Durham student opens Winter Night Shelter

By Anna Marshall

The Durham Winter Night Shelter, located at the Methodist Church on North Road, is preparing to open again for the upcoming winter.

The shelter provides emergency accommodation to homeless people in Durham City throughout the season.  When the temperature falls below 0°C, the shelter opens and is staffed by volunteers, many of whom are students.

Alastair Taylor, Leader of Durham Winter Night Shelter, told Palatinate: “During my gap year I worked with a homeless charity in Glasgow, although I was never directly involved in the night-time shelter. When I came to Durham and saw the homeless crisis here, I felt we could establish something similar. I spoke to the council and they were very supportive, and agreed that there was a need for more action in Durham.”

There was a need for more action in Durham

Over 30% of the volunteers for the shelter are students, but Alastair’s public charity has been established as North East Mission. 

The shelter operates with a rota of volunteers who commit to being available if the shelter opens, so that when it drops below freezing point, there will be a group ready to escort people into the temporary accommodation provided by Durham’s churches.

 Alastair stated: “It’s always a worry that students go home during Christmas, so there are less volunteers during those weeks, but I believe we will be able to successfully meet demand and stay open as needed this year.”

The shelter provides an opportunity for student volunteers and homeless people to interact.  Alastair told Palatinate: “Talking to homeless people shouldn’t be awkward. If you decide there is a deep division between yourself and the person who finds themselves homeless, there will be an initial awkwardness there. 

We are conning ourselves if we think this is okay or that the fault lies with those on the streets

“However, the people that I meet have shown me that we find ourselves in these situations for a complex number of reasons – and these people could easily come from backgrounds like your own.”

In the past, Durham Police have cautioned that those seen begging in Durham may be con-artists. Alastair has argued for the public to consider this more deeply before making judgements over those who find themselves homeless. 

“There is a difference between homelessness and begging, although these two categories sometimes overlap – there is a difference,” Alastair stated. 

We are often looking at victims of severe trauma

 “In terms of begging, ‘con-artist’ is an interesting phrase, if these people are part of a society which has caused their best option to be begging, I would ask you whether or not the society is the ‘con’. If we have got ourselves to a point where begging is usual, where homelessness is normal, we are conning ourselves if we think this is okay or that the fault lies with those on the streets.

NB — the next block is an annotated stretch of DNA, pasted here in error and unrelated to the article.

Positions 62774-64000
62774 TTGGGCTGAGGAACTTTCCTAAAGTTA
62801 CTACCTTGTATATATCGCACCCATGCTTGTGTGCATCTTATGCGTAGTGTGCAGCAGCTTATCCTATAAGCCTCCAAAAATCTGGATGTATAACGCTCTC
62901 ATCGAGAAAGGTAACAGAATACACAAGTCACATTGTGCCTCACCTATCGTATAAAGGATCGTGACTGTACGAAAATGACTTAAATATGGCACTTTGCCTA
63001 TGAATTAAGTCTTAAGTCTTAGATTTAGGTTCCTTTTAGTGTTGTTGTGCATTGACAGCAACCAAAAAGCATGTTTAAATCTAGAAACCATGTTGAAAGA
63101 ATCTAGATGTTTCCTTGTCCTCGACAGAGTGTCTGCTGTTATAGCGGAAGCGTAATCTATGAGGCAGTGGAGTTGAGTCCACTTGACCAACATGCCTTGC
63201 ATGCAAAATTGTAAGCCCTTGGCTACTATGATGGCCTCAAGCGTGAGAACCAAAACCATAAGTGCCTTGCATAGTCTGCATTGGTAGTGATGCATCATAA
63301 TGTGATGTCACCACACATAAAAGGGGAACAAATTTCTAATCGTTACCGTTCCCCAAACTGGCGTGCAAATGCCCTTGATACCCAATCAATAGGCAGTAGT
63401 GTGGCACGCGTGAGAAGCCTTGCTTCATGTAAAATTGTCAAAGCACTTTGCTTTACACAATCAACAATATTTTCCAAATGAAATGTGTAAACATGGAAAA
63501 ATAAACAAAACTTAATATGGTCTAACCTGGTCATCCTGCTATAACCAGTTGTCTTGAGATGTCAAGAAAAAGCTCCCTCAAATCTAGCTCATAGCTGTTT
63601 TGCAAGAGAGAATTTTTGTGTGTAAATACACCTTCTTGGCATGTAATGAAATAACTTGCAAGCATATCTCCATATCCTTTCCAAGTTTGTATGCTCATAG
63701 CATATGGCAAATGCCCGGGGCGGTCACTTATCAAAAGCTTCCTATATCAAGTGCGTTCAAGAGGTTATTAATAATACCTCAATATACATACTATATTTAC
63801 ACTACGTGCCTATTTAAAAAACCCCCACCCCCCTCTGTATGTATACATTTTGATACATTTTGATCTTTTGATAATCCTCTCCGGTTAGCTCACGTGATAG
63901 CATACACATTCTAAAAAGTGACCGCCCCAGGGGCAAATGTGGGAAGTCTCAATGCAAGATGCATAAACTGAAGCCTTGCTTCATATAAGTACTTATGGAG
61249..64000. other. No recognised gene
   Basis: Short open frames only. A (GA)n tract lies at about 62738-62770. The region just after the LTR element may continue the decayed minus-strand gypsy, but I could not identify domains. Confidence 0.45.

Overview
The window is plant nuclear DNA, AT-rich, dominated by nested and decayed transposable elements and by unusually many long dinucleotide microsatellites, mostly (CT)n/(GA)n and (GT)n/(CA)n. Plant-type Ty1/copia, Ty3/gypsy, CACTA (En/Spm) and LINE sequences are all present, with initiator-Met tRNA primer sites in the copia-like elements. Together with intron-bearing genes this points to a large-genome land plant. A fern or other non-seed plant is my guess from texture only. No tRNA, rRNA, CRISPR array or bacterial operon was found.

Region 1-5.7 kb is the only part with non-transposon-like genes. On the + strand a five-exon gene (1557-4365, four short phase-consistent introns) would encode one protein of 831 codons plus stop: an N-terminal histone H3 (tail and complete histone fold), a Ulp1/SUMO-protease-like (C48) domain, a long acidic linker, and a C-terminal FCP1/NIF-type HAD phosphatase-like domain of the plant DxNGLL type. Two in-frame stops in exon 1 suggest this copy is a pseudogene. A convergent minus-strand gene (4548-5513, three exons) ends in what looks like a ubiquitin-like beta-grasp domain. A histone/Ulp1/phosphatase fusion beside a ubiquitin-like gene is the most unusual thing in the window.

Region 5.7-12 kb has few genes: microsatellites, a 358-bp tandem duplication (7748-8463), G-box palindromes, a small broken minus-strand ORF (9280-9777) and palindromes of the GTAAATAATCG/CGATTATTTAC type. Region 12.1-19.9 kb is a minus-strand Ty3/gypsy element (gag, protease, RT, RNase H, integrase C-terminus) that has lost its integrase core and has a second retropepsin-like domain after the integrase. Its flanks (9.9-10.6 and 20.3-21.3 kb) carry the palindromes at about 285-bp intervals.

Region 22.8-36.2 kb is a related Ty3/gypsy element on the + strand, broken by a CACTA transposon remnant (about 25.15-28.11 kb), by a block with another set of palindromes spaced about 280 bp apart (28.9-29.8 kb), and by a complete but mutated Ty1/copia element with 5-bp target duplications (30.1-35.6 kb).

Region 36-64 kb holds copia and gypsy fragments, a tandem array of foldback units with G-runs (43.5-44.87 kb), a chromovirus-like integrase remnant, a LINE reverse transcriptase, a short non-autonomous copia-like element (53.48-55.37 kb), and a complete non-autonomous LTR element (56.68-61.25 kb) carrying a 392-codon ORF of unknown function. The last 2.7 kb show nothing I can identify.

Alastair continued: “In my experience, we are often looking at victims of severe trauma, where children and young people have not been supported properly.”

“There has therefore been repeated prison sentences which don’t dig into the deeper issues, and after years of various problems left untreated, these people find themselves with no other option but to beg or to sleep on the streets. Who is the con-artist in this? People sometimes have temporary accommodation or are only semi-homeless – that is still not a desirable way to live, and society has failed them.”

These people could easily come from backgrounds like your own

According to the housing charity ‘Shelter’, homelessness in Britain annually increases by 4%, which is around 13,000 on average more people every year since 2016. North East Mission are aware their overnight shelter currently only touches the surface of the change needed to end the homelessness crisis. 

“To truly reverse the psychological trauma which has led many people down this path, would require the funding for extensive counselling services and rehabilitation. I see two options: we can either ask our government to organise a centrally coordinated approach to make this change universal – by investing huge sums of money – or give charities the support to allow them to intervene more directly in people’s lives and make change on a case-by-case basis. 

“I would love for the North East Mission to be allowed time to take these homeless citizens away for 12 months, and deal with them personally, to make lasting, positive change – but we need the backing to do so. This issue can only be solved with a lot of effort.”

Photographs provided by Durham Winter Night Shelter

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